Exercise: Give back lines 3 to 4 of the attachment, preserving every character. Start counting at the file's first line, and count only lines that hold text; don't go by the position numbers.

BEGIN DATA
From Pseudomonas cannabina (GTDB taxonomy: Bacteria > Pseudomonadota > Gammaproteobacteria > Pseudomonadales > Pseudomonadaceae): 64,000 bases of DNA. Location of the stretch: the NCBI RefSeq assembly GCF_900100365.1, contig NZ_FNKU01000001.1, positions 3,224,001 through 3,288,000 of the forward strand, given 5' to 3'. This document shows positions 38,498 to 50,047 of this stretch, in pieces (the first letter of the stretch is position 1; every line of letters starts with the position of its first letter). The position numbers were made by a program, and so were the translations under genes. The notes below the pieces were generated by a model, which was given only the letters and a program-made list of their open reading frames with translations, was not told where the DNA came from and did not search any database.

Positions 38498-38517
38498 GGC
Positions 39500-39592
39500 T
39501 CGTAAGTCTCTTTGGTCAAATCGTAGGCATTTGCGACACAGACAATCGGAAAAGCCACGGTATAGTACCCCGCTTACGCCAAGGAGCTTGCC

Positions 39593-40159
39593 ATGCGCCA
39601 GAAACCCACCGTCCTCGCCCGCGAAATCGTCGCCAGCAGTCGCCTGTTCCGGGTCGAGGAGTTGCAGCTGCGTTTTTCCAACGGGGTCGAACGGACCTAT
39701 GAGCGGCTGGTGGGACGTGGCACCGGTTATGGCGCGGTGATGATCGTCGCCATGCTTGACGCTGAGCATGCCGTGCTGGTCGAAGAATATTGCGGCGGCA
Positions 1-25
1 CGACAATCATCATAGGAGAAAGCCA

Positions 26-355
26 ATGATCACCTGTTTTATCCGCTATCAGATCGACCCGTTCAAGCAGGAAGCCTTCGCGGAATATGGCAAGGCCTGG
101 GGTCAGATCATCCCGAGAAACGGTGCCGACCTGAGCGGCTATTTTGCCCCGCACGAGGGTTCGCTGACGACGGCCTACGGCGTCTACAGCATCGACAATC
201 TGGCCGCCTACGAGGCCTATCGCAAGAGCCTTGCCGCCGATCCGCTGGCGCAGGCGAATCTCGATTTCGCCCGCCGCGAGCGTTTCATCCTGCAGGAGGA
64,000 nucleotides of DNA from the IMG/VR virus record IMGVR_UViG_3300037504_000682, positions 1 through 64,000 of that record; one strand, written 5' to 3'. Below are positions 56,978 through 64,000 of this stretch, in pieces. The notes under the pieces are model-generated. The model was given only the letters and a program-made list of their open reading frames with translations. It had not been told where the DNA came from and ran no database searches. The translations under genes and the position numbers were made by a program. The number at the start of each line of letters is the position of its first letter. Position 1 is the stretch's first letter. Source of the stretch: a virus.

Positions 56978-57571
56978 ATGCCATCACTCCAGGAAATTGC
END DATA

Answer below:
38498 GGC
Positions 39500-39592